One way or another, Julia Angwin is determined to remake The Markup, the publication she co-founded and planned to launch this summer before being fired via email on Monday.
“I want this team and I want this mission, and I want to build this,” the acclaimed technology journalist said on the “Reliable Sources” podcast on Wednesday. “I don’t quite know the mechanics of how this works, but I can tell you my vision is exactly the same.”
Five of the website’s seven editorial staffers resigned on Tuesday after Angwin was fired. Other editorial and technical staffers remain at work.
Angwin said in Wednesday’s interview that she hopes Craig Newmark, The Markup’s biggest financial backer, “would choose to fund us in some other way, or to put us back in place at The Markup. Or maybe another funder comes forward. But I didn’t give up the best job in journalism to just give up on this dream.”
Later in the day on Wednesday, Newmark and the other funders of the site issued a statement saying that they are “taking steps” to “reassess our support” for the startup, in light of this week’s developments.
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The Markup’s remaining leaders said in response that “we respect their statement and their need to review this situation, and we will support them in any way. We are hard at work continuing to build The Markup, and believe deeply in this mission as do our funders.”
When Angwin said she left “the best job in journalism,” she was talking about her perch at the acclaimed nonprofit newsroom ProPublica. Angwin and Jeff Larson left their jobs there to create The Markup last year. They recruited Sue Gardner, a former executive at the Wikimedia Foundation and the CBC, and raised money — $20 million from Newmark and a few million from other philanthropists.
The venture – using data-driven journalism to investigate the impact of technology on society – was met with enthusiasm when it was announced last September. Angwin was the editor in chief; Larson was the managing editor; and Gardner was the executive director, running the business side.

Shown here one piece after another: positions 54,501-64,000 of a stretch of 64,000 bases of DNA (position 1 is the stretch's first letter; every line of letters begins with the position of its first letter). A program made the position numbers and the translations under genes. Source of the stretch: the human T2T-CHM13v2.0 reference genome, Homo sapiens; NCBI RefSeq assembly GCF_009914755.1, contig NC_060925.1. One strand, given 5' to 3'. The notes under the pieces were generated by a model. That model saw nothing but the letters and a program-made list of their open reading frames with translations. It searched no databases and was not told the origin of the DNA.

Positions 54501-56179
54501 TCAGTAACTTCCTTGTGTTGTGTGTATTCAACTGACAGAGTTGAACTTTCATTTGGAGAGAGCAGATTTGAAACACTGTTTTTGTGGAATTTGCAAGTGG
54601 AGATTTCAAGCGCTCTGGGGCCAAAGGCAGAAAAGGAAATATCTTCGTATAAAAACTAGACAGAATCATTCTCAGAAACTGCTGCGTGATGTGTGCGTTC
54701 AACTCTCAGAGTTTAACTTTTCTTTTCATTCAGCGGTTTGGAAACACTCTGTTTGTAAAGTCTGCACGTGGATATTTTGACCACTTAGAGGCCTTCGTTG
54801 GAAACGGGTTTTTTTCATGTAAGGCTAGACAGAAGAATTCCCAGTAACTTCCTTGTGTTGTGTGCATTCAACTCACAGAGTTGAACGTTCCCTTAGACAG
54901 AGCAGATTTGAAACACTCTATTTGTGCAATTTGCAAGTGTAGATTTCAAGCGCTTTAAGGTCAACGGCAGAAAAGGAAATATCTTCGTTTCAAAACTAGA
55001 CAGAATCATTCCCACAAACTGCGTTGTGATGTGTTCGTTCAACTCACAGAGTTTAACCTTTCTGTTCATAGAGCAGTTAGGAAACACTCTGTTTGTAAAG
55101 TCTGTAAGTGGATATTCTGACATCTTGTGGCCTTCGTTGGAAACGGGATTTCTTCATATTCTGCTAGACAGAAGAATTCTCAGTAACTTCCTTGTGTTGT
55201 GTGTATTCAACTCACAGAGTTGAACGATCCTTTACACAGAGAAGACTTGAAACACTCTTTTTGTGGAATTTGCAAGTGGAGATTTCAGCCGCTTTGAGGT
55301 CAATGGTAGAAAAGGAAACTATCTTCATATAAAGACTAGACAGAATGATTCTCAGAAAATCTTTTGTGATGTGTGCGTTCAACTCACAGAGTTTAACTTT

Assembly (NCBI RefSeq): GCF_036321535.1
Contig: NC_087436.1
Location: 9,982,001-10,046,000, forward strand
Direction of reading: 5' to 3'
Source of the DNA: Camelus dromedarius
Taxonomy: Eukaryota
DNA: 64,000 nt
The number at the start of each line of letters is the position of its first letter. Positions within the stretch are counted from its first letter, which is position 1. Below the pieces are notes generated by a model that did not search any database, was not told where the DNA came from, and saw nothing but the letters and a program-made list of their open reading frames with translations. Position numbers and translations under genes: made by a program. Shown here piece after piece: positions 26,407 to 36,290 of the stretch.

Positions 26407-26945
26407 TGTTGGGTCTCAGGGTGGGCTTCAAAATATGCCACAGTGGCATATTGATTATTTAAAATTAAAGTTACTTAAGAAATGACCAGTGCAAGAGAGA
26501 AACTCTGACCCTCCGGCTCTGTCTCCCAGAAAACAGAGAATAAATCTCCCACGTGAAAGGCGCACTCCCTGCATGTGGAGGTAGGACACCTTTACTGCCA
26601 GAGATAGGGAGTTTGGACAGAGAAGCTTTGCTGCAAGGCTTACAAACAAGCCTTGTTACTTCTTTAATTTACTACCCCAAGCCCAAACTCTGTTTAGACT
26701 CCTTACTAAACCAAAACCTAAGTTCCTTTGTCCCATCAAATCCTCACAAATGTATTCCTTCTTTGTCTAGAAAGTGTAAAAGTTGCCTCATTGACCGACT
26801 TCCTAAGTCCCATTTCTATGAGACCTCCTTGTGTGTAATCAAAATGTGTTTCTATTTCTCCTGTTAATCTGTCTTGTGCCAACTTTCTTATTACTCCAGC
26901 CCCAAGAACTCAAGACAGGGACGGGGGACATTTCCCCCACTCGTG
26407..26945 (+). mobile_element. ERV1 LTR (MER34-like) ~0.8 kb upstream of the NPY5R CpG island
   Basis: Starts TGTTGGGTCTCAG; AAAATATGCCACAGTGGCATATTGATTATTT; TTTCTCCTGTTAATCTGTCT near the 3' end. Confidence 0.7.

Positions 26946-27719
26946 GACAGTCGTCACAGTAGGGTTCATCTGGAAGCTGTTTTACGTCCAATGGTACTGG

But then “we started having conflict about the vision,” Angwin said on the podcast.
She said Gardner wanted The Markup to be “a cause, not a publication,” carrying articles with titles like “Facebook is a dumpster fire.”
But the startup had invoked the scientific method and promised to produce “evidence-based, data-driven journalism,” Angwin said. How much evidence, she asked aloud, would you need to prove that “Facebook is a dumpster fire?”
Angwin argued that investigative journalism is a more effective form of accountability than a spicy headline – a so-called “hot take.”
Disagreements piled up. Several months ago, Angwin recalled, Gardner “told me that I wasn’t suited to be an executive” and suggested a columnist role instead. Angwin felt she was being squeezed out. She refused to step down as editor in chief, and she wrote to Newmark on Monday seeking an intervention. She was fired by Gardner later in the day. Larson was named the new editor in chief.
Gardner disputed some of Angwin’s claims in a statement on Tuesday: “We said when The Markup was first announced that we intended to ‘hold the powerful to account, raise the cost of bad behavior, and spur reforams.’ That mission has not changed. Our goals, purpose, and focus have not shifted. Our reporting priorities haven’t changed, and won’t.”
Regarding Angwin’s ouster, Gardner said this was a “personnel matter about leadership and management.”
About that, Angwin said she has ample experience leading investigative teams, but recognized that becoming an editor in chief was a step up. “I knew I had things I needed to learn,” she said. “But there was never any attempt to guide me into that learning.”
In a blog post on Wednesday, Larson disputed her description of the situation. He said The Markup was supposed to launch in early 2019, but “by late 2018 it was clear that we had fallen far, far behind.” Larson said that “both Julia and I, having not run newsrooms at this level, were asked to participate in management training and coaching. Recognizing my own shortcomings, I jumped at the opportunity. Julia refused, and was not interested in any of the support offered, and did not want any feedback.”
According to Angwin, however, she asked Gardner “to give me guidance and feedback so I can improve.”
One thing is clear, according to to all three: There was, as Larson put it, a “breakdown in trust between the three of us as co-founders.”
Larson said in his blog post that “our door is open” for the reporters who resigned on Tuesday. But they left in support of Angwin. One of them, Lauren Kirchner, tweeted, “Angwin is the reason I joined, and her ouster is the reason I am leaving.”
Angwin said on the podcast that “several” investigative projects are left in limbo. “What’s so tragic: What’s going to happen to that important work?” she asked.
She said that the outpouring of support since her firing is “moving and incredible… It gives me some hope that there is demand for this and that maybe I’ll be able to restart it somehow.”
Companies like Google and Facebook have become “bigger than any government,” and “they need oversight,” she said. “And this was going to be the organization that would try, just a small little bit, try, to do oversight,” by employing data journalists and other experts. “And I still want to do that. I don’t exactly know how I’m going to do it, but I’m going to try.”